A court in Cambodia has sentenced a man to life in prison for the murder of government critic Kem Ley. Some believe the convicted man, who goes by the name "Meet to Kill," may have been a scapegoat and doubt his motive.
The laborer and ex-soldier Oeut Ang, also known by the pseudonym "Chuob Samlab" - which means "Meet to Kill" in Khmer - had admitted to Kem's murder at a store last July.
Judge Leang Sam Nath announced the life sentence on Thursday, a day after finding him guilty of "premeditated murder and possession of a gun without permission."
The convicted man had said he shot Kem twice, including once in the head. He told the court he had carried out the killing after a property and employment deal between the two went bad.
Oeut Ang - who had insisted throughout the trial that his "Meet to Kill" moniker be used by the court - said he had lost $3,000 (2,780 euros) as a result of the transaction.
However, activists say that Kem Ley - a strident government critic - was targeted for political reasons.
Phil Robertson, Deputy Asia Director of Human Rights Watch, told the DPA news agency that Oeut Ang had been a scapegoat.
"No one believes his lame story about debts owed by Kem Ley, or that he acted alone, without backing by influential people," said Robertson. "The Cambodia government wants this trial done with so they can try to bury the truth, and shout down demands to investigate whether this was a contract killing and who was likely behind it," he said.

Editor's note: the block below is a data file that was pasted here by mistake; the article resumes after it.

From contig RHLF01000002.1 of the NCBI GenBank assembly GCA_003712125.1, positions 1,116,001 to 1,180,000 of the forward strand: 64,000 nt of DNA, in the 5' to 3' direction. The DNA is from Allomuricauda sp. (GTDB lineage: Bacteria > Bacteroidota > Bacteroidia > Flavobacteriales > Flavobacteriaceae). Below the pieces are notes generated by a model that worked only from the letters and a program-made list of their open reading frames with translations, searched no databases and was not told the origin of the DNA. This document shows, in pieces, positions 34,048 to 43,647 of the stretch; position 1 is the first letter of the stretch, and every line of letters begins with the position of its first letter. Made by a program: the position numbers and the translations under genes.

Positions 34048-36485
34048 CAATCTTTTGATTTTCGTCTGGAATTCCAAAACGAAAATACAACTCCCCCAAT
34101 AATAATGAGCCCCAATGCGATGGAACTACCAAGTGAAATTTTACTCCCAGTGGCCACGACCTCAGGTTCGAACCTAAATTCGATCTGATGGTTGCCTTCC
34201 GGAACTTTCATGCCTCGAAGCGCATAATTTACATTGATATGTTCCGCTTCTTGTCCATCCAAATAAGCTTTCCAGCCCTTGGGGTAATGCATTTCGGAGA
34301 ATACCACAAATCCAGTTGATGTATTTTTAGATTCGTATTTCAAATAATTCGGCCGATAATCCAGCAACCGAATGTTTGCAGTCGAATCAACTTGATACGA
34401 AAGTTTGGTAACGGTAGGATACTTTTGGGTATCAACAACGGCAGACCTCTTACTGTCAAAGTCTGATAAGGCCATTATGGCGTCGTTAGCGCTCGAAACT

Cases never solved
In the days before his death, Kem Ley had given interviews about allegations that veteran Prime Minister Hun Sen's family had amassed huge wealth. During Hun Sen's period in office, which spans more than three decades, multiple critics of the government have been murdered in cases that were unresolved.
Meanwhile, a senior international legal advisor at the International Commission of Jurists human rights group, Kingsley Abbott, said the investigation should be reopened.
"Until there is an independent, impartial and effective investigation to establish whether anyone else was involved in the killing, the victims of this terrible crime, including Kem Ley's wife and children, will be unable to obtain justice," said Abbott, who observed the trial.
Kem Ley's death was met with an outpouring of grief in Cambodia. Tens of thousands of people turned out to accompany a funeral convoy that was carrying his body to his home province.
According to a group of politicians from South East Asian nations, the ASEAN
Parliamentarians for Human Rights, the murder had a chilling effect on civil society.
The killing had "cast a dark shadow over both civil society and the opposition in Cambodia, increasing concerns that anyone may be targeted for being too critical of the government or for being too popular," the ASEAN group said.
rc/se (AP, dpa, AFP, Reuters)